Adding visual page breaks to your web page

Posted by Dan on Sep 24, 2008 @ 4:30 PM

Today I was working on a project where I needed to add some visual "page breaks" to the screen—very similar to the page breaks Microsoft Word shows in "Normal" view. The goal is for visual indicator to show on the screen, but actually trigger page breaks when printing.

After playing around with the HTML and CSS for a few minutes, here's what I came up with:


The effect is really easy to accomplish. The first thing you need to do is to insert the HTML for the page break each place you want the page break to appear:

<div class="page-break"><div><span>page break</span></div></div>

The idea behind this is that the <div class="page-break"/> element will be used to actually trigger the page break when printing and draw a dotted line and add some margin when displaying on the screen. The inner <div/> we use to move the text up to the middle of the dotted line. Finally, we use an inner <span/> text to actually format the text and add a solid background, so that the dotted line does not appear through the text.

Next you need to add the following CSS to your page:

<style type="text/css">
        @media projection, screen {
            /* add spacing to page break and draw the dotted line */
            .page-break {
                border-top: 1px dotted #b2b2b2;
                text-align: center;
                margin: 50px 0;
            /* move the text up to center on the line */
            .page-break div {
                margin-top: -8px;
            /* define the style for the text--including a white background */
            .page-break div span {
                background-color: #fff;
                color: #b2b2b2;
                padding: 0 5px;
                font: 10pt Arial,Helvetica,sans-serif;
        @media print {
            /* add the actual page break and remove the border */
            .page-break {
                page-break-after: always;
            /* ignore the actual text */
            .page-break div {
                display: none !important;

I've tested this code under all of these browsers in Windows and everything works exactly the way I want: Firefox 2 & 3, Internet Explorer 6 & 7, Safari 3 and even the latest Google Chrome beta. The HTML could be simplified if you don't need the text, but I wanted a label to indicate what the user was seeing.

I'm really happy with how the effect has turned out. It provides a very clear indicator of where pages will be divided, but distract from the rest of the page.

Categories: HTML/ColdFusion


  • very cool, except that it makes the rest of the page blurry :)
  • Hey thanks Dan! That's really useful. I just wrapped this in an html library function for the onTap framework's templating and gave you credit for the idea and the CSS :) Only thing I added was localization (which of course doesn't make sense in the context of this blog) and I added a CSS entry for @media aural to turn it off for screen readers.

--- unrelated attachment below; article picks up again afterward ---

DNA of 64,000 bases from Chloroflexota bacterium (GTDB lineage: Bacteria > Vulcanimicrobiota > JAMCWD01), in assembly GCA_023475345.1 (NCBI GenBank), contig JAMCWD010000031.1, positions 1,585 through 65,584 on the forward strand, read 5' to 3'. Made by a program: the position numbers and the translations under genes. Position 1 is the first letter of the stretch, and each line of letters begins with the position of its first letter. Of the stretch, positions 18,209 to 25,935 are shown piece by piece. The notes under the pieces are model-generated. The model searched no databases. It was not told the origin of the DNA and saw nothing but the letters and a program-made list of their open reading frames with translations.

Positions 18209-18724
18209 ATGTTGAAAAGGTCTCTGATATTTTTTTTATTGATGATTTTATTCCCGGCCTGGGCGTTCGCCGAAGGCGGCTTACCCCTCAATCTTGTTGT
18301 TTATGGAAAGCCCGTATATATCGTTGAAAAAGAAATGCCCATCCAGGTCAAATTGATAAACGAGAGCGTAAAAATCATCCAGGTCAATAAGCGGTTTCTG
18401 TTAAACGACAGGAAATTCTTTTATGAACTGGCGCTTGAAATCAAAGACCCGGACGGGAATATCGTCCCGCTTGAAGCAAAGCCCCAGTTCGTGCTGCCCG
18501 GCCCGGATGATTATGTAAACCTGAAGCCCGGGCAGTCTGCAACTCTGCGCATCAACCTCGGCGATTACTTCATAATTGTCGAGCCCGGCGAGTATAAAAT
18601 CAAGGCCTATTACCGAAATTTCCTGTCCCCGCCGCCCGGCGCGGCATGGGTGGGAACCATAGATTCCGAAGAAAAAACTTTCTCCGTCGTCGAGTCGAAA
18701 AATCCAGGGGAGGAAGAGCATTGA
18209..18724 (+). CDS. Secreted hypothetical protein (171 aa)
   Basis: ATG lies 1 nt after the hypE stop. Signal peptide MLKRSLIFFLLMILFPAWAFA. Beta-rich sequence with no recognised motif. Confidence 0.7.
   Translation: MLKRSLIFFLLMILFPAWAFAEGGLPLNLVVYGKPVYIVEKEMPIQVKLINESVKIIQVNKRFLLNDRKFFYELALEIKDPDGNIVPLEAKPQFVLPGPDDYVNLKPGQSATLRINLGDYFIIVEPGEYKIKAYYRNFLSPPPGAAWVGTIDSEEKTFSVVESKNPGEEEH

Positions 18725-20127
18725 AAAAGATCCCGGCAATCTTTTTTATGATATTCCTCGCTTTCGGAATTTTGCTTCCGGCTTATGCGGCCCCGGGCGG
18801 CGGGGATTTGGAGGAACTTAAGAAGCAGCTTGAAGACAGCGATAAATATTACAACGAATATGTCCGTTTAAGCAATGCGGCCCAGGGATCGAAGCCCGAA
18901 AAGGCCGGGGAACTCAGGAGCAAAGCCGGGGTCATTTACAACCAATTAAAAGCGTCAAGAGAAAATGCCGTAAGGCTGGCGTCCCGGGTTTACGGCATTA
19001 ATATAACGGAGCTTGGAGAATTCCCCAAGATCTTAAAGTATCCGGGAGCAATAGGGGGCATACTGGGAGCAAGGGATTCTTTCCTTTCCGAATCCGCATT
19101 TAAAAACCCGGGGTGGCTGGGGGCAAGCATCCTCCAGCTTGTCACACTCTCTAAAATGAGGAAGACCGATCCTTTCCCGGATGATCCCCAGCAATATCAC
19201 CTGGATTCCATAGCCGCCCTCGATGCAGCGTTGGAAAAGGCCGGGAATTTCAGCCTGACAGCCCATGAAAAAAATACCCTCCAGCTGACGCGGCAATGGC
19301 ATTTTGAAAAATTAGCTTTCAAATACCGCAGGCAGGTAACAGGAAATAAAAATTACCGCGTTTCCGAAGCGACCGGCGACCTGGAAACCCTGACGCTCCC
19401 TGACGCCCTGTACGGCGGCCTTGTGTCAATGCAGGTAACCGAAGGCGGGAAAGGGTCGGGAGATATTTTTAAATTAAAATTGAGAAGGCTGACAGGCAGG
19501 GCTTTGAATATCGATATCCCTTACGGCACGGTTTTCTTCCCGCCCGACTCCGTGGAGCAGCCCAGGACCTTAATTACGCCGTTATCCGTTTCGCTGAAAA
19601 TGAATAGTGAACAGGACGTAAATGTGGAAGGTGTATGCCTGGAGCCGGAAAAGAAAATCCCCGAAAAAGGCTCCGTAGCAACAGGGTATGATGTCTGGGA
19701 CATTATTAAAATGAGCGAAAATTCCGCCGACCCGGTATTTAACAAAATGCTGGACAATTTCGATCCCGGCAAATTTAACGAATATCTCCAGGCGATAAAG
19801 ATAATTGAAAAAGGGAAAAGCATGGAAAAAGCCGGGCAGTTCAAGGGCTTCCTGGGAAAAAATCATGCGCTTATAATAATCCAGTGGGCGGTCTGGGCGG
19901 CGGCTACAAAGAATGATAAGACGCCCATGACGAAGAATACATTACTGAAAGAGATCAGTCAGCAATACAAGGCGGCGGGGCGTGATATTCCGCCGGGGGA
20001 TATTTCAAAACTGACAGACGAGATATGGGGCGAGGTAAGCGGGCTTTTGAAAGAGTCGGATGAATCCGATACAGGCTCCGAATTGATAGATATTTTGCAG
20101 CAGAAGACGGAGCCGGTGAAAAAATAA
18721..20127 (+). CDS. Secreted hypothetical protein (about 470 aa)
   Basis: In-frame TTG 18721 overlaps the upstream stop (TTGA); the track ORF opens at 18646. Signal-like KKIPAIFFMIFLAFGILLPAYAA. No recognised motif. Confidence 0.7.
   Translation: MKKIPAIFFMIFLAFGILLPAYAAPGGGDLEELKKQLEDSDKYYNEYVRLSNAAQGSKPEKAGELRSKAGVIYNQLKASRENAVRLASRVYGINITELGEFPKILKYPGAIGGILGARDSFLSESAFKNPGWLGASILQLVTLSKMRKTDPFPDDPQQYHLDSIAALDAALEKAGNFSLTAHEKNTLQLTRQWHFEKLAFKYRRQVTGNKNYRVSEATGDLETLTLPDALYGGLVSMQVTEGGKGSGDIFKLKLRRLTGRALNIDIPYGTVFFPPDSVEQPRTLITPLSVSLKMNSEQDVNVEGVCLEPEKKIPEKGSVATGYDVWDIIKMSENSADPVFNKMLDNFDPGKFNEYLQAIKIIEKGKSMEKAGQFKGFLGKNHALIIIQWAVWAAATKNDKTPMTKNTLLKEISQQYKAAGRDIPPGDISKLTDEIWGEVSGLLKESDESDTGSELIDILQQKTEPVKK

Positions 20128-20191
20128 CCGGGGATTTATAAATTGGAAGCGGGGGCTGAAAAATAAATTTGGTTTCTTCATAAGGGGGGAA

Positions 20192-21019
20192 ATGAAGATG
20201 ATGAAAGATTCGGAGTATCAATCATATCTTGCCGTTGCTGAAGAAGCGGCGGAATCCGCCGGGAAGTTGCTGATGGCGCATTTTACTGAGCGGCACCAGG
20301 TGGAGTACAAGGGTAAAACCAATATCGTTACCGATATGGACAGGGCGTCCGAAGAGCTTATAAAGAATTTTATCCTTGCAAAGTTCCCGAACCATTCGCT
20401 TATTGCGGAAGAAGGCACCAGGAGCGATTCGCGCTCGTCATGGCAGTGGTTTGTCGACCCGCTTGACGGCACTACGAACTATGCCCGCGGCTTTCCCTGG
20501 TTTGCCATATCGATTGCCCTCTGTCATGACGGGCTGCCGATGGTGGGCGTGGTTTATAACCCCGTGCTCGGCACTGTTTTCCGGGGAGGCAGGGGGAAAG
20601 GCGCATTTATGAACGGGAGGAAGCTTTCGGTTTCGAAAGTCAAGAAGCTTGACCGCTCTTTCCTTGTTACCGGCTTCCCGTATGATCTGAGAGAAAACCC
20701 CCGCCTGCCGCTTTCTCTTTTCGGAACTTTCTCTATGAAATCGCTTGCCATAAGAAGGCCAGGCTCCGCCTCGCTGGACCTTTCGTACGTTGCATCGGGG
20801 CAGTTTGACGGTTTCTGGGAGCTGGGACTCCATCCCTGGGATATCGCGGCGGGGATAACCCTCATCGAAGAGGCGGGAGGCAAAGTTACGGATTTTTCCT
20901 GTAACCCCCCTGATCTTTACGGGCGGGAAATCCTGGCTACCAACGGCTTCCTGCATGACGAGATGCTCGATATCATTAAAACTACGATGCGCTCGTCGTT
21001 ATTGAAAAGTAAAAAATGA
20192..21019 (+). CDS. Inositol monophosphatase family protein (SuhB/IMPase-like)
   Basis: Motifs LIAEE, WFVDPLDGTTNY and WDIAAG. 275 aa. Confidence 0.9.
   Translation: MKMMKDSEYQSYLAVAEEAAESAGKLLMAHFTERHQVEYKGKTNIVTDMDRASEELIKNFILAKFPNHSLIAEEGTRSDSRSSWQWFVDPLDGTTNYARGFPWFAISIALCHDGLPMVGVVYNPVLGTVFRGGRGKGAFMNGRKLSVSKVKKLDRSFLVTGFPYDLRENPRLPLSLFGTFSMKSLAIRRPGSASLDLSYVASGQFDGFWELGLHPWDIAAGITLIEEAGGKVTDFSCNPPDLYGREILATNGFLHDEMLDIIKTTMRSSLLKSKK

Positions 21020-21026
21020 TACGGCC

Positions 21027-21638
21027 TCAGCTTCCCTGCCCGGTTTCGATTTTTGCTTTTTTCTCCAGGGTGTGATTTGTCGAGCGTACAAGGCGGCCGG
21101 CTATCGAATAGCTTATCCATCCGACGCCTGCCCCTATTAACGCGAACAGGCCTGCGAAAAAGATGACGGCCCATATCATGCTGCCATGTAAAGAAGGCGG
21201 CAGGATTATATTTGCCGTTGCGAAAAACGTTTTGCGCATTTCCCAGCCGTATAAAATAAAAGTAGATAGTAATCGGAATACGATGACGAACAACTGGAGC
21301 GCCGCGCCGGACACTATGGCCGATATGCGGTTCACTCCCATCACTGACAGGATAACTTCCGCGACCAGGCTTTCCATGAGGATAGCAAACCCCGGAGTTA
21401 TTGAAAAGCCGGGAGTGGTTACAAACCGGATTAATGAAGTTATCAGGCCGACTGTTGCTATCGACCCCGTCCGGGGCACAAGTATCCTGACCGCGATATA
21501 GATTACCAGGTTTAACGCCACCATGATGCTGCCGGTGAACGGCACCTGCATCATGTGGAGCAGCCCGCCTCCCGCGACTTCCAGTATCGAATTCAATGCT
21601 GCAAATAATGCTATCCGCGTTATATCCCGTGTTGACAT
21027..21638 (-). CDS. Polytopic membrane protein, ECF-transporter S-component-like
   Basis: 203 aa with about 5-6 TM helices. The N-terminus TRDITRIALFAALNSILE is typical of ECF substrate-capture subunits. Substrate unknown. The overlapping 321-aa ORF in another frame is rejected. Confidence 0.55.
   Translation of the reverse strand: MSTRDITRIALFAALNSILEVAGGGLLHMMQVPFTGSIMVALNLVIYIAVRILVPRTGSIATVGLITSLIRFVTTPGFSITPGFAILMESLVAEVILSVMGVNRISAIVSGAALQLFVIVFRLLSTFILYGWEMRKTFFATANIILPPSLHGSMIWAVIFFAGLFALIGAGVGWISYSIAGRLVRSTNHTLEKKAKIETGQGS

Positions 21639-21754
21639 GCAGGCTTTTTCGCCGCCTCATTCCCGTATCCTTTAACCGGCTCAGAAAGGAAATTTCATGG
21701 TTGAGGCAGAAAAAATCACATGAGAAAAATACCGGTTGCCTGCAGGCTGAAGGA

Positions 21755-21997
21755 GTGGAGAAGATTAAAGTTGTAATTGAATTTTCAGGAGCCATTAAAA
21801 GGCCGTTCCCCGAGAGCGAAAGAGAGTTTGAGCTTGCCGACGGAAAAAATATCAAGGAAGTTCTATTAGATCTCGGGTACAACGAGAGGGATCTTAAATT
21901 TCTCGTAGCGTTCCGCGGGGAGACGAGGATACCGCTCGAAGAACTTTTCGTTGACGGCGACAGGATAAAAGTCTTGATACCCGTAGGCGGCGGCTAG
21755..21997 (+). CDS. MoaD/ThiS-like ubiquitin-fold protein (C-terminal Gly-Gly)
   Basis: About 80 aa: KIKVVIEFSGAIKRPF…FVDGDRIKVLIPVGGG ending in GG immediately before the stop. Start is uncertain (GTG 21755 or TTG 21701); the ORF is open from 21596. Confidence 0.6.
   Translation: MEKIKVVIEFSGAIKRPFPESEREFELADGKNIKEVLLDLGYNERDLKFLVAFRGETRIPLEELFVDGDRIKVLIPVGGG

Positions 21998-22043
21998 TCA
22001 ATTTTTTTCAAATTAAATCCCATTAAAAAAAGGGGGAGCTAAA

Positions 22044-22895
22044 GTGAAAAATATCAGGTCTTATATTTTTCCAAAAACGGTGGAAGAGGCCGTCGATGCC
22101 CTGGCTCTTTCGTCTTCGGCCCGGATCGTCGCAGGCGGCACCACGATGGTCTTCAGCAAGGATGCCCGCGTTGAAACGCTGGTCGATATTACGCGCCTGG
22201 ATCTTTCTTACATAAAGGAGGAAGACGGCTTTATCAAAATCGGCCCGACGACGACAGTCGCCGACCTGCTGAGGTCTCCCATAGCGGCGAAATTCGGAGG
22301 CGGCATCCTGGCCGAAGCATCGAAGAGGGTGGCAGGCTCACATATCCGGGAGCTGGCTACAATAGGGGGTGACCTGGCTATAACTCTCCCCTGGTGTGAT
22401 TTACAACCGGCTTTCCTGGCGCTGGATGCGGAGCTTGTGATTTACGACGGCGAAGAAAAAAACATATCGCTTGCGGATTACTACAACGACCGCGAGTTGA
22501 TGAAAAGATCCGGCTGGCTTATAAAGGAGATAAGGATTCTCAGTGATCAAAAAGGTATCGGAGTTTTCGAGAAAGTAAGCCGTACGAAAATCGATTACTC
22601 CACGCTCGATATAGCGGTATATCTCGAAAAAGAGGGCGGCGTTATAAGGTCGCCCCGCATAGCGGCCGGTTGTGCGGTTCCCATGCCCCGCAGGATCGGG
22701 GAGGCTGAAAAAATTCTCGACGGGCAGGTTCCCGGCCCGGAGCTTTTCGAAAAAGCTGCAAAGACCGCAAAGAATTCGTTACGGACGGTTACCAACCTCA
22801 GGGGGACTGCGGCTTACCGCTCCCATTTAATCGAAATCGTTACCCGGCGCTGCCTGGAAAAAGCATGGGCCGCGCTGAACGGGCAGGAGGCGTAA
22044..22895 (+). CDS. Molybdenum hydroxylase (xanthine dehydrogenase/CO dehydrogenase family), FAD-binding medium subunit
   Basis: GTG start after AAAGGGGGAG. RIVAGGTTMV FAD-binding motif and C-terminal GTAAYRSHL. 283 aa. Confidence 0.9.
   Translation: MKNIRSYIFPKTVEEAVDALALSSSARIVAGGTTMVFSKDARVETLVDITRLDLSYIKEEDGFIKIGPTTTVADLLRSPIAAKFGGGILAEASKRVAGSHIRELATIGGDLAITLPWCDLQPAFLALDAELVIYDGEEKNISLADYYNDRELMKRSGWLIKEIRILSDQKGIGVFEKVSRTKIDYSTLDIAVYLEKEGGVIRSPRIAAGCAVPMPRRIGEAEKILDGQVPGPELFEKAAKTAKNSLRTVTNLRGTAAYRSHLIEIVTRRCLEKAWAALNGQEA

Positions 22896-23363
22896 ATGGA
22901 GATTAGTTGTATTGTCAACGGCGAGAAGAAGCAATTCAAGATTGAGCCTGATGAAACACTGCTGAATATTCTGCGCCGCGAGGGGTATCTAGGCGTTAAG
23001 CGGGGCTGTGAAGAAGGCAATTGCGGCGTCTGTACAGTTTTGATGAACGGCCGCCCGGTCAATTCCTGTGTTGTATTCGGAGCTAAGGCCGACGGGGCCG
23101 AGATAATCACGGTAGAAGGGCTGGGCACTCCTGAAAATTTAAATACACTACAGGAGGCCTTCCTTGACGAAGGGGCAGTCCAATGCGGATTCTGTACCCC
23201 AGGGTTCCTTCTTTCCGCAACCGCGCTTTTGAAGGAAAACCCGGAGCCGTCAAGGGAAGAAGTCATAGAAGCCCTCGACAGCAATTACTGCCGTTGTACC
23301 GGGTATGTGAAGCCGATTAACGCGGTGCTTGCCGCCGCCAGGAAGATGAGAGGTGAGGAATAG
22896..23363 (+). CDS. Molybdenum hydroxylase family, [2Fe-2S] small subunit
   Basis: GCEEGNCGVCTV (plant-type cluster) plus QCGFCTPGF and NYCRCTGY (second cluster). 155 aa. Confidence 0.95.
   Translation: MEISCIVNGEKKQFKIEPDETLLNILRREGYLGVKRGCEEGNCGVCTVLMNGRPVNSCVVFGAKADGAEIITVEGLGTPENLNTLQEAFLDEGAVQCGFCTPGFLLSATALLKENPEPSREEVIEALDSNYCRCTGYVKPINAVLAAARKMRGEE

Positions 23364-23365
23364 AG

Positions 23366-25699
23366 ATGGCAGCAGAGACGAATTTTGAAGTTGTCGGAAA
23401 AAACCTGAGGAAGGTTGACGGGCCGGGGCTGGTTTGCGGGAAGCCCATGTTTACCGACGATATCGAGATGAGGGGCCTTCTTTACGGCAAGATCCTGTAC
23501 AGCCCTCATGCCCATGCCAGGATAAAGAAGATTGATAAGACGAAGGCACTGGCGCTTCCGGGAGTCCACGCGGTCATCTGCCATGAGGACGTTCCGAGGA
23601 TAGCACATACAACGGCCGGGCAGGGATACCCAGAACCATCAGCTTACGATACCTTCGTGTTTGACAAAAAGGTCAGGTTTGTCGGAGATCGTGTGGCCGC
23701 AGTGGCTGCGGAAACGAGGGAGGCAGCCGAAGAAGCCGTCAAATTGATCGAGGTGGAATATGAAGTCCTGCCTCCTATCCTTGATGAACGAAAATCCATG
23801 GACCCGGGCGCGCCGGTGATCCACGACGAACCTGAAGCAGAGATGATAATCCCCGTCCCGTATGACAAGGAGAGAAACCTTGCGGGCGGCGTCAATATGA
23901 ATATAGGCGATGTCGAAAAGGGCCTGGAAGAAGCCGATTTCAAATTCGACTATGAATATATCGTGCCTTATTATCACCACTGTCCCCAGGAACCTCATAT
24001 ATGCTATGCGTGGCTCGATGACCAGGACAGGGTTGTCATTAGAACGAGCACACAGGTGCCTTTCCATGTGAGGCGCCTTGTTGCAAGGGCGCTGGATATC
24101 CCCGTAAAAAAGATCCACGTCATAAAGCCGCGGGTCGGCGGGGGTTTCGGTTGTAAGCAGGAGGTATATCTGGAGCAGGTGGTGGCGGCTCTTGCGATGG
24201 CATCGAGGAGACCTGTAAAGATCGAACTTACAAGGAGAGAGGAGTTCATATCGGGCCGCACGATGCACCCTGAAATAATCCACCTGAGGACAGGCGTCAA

• Then the eternal question arises: how to make sure that the page-break comes at the right place when dynamically creating a M$ Word doc or a PDF?

    Any ideas?

    Thanx up front ;-)

    PS: Your formfields are hardly distinguishable from the white-greyish background on my TFT-screen. A little more contrast would be helpful!

    PPS: Oh, and make use of CFFormProtect instead of these dumb Captchas ;-) This is the third time I try and deduce the correct letters and numbers from the image...
  • @Ike:

    Glad you liked the code snippet!
  • @Sebastiaan:

    I darkened up the borders a bit, so hopefully that helps you out.

    As for how to determine the correct spot to insert page-breaks when creating Word documents, well that's a completely different issue altogether and not one I have an easy answer for. :)
  • Yeah, knowing where to put them is tough... It's not always necessary tho... the CSS property for break-after or break-before is intended for "forced" page breaks as opposed to natural page breaks. And technically a natural page break would occur in the middle of your content, like in the middle of a paragraph potentially.

    Where I think this might be really useful is in something like if you were printing a sheet of say report cards one per page or if you were printing a small book you could use them to separate the chapters where you want to force a page break before the beginning of the next chapter.

    In the latter case you'd still have an issue with the natural page breaks not being visible in your content, but I think that's okay... we have half of the problem solved anyway and that's better than where we were before. :)

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